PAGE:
Between Derrycreevy and O’Neill’s position lay a shallow valley and stream that emptied into the Blackwater. On Monro’s left lay boggy ground, on his right the Blackwater. Monro sent Henry Blaney forward with six field guns. As the guns fired, Monro grouped his regiments into brigades and forming two battle lines. But his front was too narrow and his brigades so close together they would not be able to make a single unbroken line, if they had to. Monro’s musketeers went forward to secure a ford between the hills. Next Montgomery, ‘a young warrior very desirous of honour’, plunged in with a hundred cavalrymen.

O’Neill saw the threat and sent 600 musketeers under lieutenant colonel, Phelim Mac Tuathail O’Neill who drove back the attackers and may have taken Montgomery prisoner. If Montgomery was captured this early in the battle his loss would have reverberated through the ranks as he was nominally second-in-command of the whole army.

Everyone waited.

Monro was waiting for his nephew; O’Neill was waiting for his cavalry.

At last on the horizon, they saw horsemen. Both armies set up a cheer. Monro thought it was his nephew and they had trapped O’Neill. But the riders who galloped up were Irish who had raced back from Dungannon where they had stopped the Coleraine detachment.
Monro must have begun to feel very alone. O’Neill’s chaplain bade the soldiers kneel and he gave them general absolution.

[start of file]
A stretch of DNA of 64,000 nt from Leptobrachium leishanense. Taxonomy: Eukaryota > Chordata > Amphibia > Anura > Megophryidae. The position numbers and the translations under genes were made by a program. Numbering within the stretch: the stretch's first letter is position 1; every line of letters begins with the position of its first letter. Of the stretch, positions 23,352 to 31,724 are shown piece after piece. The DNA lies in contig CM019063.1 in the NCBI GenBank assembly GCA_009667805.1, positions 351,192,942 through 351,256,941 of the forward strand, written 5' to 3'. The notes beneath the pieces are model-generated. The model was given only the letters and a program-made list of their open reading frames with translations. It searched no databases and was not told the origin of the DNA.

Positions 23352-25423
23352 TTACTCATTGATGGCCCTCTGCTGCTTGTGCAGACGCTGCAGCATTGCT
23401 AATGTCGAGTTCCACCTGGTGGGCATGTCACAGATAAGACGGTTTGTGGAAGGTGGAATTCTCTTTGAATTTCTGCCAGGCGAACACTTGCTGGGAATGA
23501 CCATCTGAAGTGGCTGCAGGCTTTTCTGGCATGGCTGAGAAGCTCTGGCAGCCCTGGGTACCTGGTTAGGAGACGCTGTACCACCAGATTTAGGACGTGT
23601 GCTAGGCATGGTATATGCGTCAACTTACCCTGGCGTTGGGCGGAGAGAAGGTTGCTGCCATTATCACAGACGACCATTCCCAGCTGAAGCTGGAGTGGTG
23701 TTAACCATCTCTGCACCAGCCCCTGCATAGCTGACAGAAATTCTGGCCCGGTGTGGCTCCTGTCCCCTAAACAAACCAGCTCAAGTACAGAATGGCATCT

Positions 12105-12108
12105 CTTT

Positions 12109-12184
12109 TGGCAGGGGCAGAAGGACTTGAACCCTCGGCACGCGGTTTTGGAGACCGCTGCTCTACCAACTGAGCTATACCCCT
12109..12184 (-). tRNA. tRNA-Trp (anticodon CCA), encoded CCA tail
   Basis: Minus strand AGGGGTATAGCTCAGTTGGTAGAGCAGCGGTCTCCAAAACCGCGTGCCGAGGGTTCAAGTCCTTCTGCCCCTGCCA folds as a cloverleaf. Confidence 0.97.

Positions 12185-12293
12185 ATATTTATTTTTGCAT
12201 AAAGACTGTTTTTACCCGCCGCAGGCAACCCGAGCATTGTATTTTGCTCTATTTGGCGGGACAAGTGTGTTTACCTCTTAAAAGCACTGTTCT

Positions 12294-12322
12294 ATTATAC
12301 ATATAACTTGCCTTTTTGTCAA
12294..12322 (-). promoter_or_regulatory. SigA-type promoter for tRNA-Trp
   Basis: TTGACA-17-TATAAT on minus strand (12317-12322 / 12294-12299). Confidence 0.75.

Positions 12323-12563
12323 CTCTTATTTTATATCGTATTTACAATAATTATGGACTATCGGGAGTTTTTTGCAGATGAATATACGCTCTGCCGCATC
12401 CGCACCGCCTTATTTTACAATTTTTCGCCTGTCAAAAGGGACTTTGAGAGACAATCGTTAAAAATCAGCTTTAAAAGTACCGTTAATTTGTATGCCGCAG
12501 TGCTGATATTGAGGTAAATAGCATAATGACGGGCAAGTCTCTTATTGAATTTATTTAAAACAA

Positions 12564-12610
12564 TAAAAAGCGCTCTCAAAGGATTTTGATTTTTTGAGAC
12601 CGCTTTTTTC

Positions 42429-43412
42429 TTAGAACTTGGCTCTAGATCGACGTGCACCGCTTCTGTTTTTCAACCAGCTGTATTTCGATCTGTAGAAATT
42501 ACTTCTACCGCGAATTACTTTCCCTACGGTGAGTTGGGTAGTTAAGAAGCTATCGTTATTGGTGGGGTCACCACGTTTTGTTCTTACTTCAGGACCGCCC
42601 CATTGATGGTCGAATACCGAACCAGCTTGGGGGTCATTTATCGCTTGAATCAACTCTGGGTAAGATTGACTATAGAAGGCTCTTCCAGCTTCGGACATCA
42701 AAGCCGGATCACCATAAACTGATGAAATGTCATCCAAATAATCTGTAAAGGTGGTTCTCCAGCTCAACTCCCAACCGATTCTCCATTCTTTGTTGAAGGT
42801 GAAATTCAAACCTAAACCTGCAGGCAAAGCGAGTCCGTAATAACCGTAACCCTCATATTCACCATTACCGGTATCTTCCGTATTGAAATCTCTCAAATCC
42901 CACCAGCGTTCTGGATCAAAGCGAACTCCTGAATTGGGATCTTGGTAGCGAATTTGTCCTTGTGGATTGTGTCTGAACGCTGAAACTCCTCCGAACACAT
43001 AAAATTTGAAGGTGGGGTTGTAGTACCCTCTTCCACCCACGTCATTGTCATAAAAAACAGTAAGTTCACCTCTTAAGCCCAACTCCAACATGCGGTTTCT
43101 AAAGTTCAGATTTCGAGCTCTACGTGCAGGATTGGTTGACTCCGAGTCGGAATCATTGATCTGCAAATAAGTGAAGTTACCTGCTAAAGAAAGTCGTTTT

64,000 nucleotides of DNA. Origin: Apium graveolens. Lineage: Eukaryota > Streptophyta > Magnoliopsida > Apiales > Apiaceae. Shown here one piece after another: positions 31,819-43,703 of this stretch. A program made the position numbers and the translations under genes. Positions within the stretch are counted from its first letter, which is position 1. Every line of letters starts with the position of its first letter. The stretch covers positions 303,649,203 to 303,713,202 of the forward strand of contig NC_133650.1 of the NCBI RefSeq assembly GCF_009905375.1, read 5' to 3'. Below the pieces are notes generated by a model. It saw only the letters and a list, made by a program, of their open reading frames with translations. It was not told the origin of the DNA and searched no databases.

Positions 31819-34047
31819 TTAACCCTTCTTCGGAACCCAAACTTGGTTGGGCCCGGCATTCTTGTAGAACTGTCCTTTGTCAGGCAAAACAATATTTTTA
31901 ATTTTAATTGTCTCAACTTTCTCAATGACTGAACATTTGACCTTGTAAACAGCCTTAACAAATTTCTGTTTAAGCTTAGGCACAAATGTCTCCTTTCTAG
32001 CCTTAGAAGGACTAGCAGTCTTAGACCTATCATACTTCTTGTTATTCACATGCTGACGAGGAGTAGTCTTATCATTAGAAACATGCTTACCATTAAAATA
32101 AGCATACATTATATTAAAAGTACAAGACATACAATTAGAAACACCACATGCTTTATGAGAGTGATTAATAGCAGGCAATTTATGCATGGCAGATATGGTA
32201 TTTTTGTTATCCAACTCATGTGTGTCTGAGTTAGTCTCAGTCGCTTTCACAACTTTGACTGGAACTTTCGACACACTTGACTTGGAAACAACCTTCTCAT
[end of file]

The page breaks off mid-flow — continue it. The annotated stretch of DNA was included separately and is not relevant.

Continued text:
Afterwards, O’Neill harangued them:
‘Gentlemen and Fellow Soldiers! Know that those who stand before you ready to fight are those that banished you, your Wives and Children from your lands and Houses, and made you seek Bread and Livelihood in strange places’. A chaplain wrote down O’Neill’s actual opening words:
‘Agsúd cugaibh escairde Dé, agus naimhde bhur n-anma; agus dénaidh calmacht ‘na n-aghaidh aniú; ór isiad do bhen díbh bhur dtighernaibh, bhur gclann and bhur mbeatha spiradálta agus temporálta, agus do bhen bhur ndúthaigh díbh, ‘sdo chuir ar deoruighacht sibh’

O’Neill concluded:
So as now is the time to consider your distressed and slavish condition; you have arms in your hands, you are as numerous as they are; and now try your Valour and your Strength on those that have banished you and now resolve to destroy you Bud and Branch. So let your Manhood be seen by your push of Pike; and I will engage, if you do so, by God’s assistance and the Intervention of His Blessed Mother and all the Holy Saints in Heaven, that the day will be your own. Your word is Sancta Maria; and so, in the name of the Father, Son, and Holy Ghost, advance, and give not fire till you are within pike-length.

O’Neill fully intended his men to march forward, his musketeers to fire a volley at close range, and his blocks of pikemen to push forward while Monro’s men were still reeling from the shock.